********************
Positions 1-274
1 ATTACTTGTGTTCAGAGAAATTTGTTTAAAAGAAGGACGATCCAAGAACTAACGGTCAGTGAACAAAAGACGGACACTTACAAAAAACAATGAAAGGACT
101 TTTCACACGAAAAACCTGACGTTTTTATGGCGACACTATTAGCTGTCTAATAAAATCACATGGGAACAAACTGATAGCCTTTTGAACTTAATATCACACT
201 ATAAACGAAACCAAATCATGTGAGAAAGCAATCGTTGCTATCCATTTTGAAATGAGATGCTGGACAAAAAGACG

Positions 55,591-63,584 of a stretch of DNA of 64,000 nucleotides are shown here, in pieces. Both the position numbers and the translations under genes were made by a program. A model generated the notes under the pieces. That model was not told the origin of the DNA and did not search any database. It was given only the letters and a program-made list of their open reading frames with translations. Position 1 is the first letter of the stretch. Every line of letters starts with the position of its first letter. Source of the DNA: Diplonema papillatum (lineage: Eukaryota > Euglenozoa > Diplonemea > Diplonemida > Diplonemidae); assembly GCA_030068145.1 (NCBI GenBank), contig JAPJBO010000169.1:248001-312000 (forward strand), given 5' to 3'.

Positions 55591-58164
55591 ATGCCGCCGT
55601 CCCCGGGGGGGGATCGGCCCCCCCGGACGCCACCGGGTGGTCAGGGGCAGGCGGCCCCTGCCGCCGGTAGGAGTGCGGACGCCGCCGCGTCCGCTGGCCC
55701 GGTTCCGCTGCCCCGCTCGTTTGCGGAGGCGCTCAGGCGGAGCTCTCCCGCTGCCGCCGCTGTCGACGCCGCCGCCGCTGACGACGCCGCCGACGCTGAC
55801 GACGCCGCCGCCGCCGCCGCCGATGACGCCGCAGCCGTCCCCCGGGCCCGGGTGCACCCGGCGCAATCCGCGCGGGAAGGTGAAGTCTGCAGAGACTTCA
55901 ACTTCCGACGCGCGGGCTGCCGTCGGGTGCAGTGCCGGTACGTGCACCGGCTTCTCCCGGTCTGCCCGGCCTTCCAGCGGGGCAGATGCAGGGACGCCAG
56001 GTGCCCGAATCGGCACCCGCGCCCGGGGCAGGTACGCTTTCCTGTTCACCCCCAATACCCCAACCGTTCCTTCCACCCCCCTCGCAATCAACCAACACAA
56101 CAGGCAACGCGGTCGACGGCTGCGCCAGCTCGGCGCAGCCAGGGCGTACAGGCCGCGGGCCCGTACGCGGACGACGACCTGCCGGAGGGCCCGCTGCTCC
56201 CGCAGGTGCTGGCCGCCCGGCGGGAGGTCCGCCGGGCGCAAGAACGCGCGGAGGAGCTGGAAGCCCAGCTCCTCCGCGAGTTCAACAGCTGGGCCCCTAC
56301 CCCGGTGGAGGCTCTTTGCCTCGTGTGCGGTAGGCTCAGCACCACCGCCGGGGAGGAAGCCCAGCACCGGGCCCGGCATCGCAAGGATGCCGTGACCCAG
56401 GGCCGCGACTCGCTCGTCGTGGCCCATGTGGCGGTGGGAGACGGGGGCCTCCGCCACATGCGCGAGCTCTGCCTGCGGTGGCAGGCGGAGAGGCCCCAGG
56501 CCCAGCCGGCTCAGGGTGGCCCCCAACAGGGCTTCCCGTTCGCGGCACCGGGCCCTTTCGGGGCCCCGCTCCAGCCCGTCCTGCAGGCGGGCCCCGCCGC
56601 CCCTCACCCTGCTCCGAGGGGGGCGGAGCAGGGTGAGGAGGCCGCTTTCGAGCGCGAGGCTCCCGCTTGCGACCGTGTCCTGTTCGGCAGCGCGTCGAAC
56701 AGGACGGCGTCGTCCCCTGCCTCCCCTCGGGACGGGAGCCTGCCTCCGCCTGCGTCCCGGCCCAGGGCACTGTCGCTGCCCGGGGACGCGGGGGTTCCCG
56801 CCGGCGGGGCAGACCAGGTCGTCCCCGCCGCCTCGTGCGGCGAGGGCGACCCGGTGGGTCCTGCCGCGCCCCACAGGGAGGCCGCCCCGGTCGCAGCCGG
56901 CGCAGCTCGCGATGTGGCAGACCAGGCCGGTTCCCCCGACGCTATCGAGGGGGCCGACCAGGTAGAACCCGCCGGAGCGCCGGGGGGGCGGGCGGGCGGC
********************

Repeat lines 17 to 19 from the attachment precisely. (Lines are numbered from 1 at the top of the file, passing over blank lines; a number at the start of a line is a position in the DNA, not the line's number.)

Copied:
56501 CCCAGCCGGCTCAGGGTGGCCCCCAACAGGGCTTCCCGTTCGCGGCACCGGGCCCTTTCGGGGCCCCGCTCCAGCCCGTCCTGCAGGCGGGCCCCGCCGC
56601 CCCTCACCCTGCTCCGAGGGGGGCGGAGCAGGGTGAGGAGGCCGCTTTCGAGCGCGAGGCTCCCGCTTGCGACCGTGTCCTGTTCGGCAGCGCGTCGAAC
56701 AGGACGGCGTCGTCCCCTGCCTCCCCTCGGGACGGGAGCCTGCCTCCGCCTGCGTCCCGGCCCAGGGCACTGTCGCTGCCCGGGGACGCGGGGGTTCCCG